Symbolic Forest

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Blog : Posts tagged with ‘The Clientele’


In which a song reminds me of Scotland

…is one of my favourite cosy, romantic songs. It’s by The Clientele, and it goes something like:

The taxi lights were in your eyes
So warm again, St Mary’s spires
The carnival was over in the rain
And on and on, through Vincent St
The evening hanging like a dream
I touched your faith*
And saw the night again

When I lived in Edinburgh, I thought it was a song about the city. After all, the Clientele did record one song almost definitely set in Edinburgh,** and it has both a St Mary’s Cathedral (with distinctive spires)*** and a Saint Vincent St. Glasgow, though, has both too.

And in your arms, I watch the stars
Ascend, and sleep
The loneliness away for a while
Your fingers wide and locked in mine
I kiss your face, I kiss your eyes
Until they turn to me and softly smile

Edinburgh or Glasgow, I wish I was up in Scotland this weekend. I’m sure I will be again soon.

* Until writing this post, I thought it said “I touched your face”. Listening very carefully just now, for the first time I realised it’s actually “faith”.

** A B-side called “6am, Morningside”

*** Actually, it has two St Mary’s Cathedrals, just to confuse people. One of them, the Episcopalian one, has three distinctive spires that are a major city landmark, especially when you look down the length of Princes St. The Catholic one, on the other hand, is tucked away inconspicuously behind a shopping centre.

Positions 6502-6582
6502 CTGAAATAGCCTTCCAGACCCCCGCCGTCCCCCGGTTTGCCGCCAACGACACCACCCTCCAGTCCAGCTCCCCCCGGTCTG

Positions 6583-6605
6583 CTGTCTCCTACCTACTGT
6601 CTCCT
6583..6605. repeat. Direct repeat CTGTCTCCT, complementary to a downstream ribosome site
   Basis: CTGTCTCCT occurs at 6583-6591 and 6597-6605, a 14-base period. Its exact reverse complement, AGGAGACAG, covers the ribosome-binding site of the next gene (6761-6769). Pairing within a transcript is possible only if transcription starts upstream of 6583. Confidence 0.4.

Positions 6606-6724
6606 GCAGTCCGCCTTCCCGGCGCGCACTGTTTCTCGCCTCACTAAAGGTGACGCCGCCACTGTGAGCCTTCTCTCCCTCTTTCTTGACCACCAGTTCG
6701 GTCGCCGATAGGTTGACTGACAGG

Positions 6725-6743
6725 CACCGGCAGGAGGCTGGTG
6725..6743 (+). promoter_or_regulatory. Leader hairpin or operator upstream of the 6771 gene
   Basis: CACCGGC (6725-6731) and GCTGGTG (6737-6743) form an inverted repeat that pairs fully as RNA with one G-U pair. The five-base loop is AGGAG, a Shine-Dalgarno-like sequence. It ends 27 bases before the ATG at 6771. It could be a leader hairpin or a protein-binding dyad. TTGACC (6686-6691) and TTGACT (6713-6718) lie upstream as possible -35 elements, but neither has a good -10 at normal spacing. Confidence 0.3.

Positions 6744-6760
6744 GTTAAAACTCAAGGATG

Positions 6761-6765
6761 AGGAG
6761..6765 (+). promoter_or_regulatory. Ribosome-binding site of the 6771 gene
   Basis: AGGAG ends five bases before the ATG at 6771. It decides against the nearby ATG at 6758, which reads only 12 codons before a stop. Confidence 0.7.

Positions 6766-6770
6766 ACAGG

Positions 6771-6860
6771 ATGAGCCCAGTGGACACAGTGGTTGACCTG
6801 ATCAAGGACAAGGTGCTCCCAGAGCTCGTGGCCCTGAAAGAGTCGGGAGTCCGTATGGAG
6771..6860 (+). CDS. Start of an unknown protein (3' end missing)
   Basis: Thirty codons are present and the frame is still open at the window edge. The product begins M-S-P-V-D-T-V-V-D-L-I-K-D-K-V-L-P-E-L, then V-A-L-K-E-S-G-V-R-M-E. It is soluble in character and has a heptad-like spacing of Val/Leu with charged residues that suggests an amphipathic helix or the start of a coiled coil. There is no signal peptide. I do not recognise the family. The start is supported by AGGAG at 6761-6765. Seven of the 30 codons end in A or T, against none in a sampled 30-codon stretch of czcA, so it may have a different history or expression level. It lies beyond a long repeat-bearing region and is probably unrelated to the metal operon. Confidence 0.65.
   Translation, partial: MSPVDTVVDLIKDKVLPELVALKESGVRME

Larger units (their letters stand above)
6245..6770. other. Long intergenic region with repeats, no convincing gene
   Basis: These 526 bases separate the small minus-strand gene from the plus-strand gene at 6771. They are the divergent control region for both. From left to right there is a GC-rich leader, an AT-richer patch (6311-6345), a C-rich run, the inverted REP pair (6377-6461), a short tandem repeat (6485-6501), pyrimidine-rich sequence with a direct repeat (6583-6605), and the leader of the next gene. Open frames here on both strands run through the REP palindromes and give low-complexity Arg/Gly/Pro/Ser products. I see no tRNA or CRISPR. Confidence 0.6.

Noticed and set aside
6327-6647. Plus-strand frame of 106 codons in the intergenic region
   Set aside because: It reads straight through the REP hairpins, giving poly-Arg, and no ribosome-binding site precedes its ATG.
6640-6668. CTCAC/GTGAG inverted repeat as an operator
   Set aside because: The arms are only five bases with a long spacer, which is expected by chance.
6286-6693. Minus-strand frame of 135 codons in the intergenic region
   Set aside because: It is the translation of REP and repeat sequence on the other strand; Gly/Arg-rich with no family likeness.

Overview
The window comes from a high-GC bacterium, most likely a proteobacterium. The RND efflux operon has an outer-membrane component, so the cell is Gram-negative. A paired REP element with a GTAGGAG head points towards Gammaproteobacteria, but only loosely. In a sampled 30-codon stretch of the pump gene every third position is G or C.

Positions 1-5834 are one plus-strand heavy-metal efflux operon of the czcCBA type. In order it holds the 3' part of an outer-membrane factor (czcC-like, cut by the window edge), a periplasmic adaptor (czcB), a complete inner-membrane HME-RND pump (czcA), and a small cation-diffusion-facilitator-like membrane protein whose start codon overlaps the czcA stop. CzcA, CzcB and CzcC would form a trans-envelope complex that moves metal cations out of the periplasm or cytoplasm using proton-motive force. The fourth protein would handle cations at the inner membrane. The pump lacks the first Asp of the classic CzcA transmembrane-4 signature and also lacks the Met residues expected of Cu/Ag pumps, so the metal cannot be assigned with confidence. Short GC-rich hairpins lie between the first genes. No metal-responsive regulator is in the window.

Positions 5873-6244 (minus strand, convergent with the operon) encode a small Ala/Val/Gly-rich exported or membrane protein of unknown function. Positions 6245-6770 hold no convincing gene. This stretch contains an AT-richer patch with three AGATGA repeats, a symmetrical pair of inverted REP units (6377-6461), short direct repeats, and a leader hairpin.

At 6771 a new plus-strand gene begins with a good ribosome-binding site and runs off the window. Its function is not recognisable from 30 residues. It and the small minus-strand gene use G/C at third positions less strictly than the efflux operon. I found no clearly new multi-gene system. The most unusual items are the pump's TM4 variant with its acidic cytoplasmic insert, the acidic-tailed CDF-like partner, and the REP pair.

Saint Marys' Spires (and other lyrics)

In which the city makes me think of music

Of course, in the end we didn’t discuss Festival stuff at all, just drank ate and gossipped. After that, we wandered round the New Town looking for ideal places for our next Picnic (next Saturday), and looking in people’s front windows.

Notes on Thai food: if you see small purple chili-shaped things, that is what they are. Do not chew them, or your mouth will be irradiated.

As we walked around the New Town in the dusk, it started to rain. That part of the city in the rain always makes me think of Clientele songs, so as we walked I was humming softly to myself. The rain got heavier, fluming down the gutters of the steeper streets. At the corner of Queen Street and Dublin Street, the gutters were overflowing and pouring over the pavement and downhill in a rippled sheet.

We popped into a late-opening bookshop to think up cunning incentives to get people to come to the picnic. We went to a bar and dripped on the floor. Everyone else looked too stylish for me to feel comfortable in my sensible outdoor raincoat.